Advances in Economics and Business Vol. 5(10), pp. 539 - 549
DOI: 10.13189/aeb.2017.051002
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Income Inequality in Latin America and Eastern EU through the Great Recession: An Ordered Probit Analysis


Peter Mikek *, Adam Carter
Department of Economics, Wabash College, USA

ABSTRACT

Income distribution directly affects economic growth and the spending patterns in an economy. This paper employs an ordered probit panel to measure the effect of the Great Recession on income inequality in Latin American and Eastern EU members. The results suggest the crisis increased inequality in studied countries overall. However, those countries with low levels of inequality saw their Gini coefficients decrease further, while the crisis increased inequality in countries with already high inequality. Additionally, the results show that European Union membership on average contributed to lower likelihood of high Gini coefficients. Furthermore, marginal effects lend additional evidence of lower income gap for the Eastern EU members as they generally show negative marginal effects for countries with initially high inequality and positive for those with low Gini coefficients. Finally, we find no evidence that FDI and capital incentives have any direct impact on inequality, while GDP growth, poverty, and export incentives are associated with higher and tax revenues and export growth with lower income inequality.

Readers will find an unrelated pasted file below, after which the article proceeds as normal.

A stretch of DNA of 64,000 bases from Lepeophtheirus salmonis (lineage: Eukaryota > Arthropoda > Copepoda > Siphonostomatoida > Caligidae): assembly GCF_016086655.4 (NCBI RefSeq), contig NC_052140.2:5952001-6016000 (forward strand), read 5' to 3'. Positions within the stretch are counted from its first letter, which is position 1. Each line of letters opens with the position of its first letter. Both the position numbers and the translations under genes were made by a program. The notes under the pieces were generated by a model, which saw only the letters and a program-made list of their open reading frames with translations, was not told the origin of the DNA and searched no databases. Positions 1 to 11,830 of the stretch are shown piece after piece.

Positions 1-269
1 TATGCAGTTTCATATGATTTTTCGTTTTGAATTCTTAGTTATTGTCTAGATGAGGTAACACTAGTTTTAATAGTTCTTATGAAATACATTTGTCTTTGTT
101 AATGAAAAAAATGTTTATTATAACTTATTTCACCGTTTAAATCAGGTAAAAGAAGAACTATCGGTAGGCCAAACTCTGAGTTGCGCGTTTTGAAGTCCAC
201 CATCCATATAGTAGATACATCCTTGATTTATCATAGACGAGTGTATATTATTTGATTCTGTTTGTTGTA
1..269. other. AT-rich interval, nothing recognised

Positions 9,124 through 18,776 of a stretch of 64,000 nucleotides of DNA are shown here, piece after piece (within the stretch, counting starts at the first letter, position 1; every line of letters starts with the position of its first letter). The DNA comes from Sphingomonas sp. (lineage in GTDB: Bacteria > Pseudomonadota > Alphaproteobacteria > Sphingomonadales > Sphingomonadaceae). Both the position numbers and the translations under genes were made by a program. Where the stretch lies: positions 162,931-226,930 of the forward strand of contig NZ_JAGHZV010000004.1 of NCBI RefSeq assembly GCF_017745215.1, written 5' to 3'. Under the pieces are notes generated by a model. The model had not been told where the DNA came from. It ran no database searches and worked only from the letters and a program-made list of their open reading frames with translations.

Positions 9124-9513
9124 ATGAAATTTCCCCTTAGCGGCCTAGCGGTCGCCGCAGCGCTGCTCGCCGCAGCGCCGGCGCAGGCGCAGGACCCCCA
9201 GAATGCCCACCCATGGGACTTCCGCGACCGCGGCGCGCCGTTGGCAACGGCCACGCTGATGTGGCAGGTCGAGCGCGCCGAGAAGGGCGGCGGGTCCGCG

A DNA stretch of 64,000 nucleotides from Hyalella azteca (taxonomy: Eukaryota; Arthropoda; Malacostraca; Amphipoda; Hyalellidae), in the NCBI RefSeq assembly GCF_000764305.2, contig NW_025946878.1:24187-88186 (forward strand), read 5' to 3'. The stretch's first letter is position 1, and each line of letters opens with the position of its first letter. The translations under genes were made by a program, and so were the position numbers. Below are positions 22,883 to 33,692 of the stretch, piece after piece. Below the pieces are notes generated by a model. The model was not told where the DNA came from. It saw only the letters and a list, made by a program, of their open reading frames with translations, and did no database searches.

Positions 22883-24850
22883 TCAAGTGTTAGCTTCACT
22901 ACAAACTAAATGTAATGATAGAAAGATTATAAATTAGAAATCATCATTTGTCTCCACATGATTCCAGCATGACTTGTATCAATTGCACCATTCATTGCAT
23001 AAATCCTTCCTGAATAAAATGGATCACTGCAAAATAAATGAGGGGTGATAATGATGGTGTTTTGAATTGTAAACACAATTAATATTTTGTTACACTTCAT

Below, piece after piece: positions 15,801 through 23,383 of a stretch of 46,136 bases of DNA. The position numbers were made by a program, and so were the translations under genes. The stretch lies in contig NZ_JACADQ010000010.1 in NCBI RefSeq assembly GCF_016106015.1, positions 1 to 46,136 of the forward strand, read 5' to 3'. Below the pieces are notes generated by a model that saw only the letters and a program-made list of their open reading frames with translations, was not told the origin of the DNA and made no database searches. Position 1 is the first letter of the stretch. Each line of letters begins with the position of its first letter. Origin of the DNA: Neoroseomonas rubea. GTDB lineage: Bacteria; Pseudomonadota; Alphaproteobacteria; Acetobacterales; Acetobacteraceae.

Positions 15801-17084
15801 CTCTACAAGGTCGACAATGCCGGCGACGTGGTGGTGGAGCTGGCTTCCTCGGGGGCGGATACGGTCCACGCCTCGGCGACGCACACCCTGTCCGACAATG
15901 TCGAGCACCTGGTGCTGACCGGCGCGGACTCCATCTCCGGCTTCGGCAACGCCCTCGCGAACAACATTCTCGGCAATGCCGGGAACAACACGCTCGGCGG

KEYWORDS
Income Inequality, Financial Crisis, Poverty, Great Recession

Cite this paper
Peter Mikek , Adam Carter . "Income Inequality in Latin America and Eastern EU through the Great Recession: An Ordered Probit Analysis." Advances in Economics and Business 5.10 (2017) 539 - 549. doi: 10.13189/aeb.2017.051002.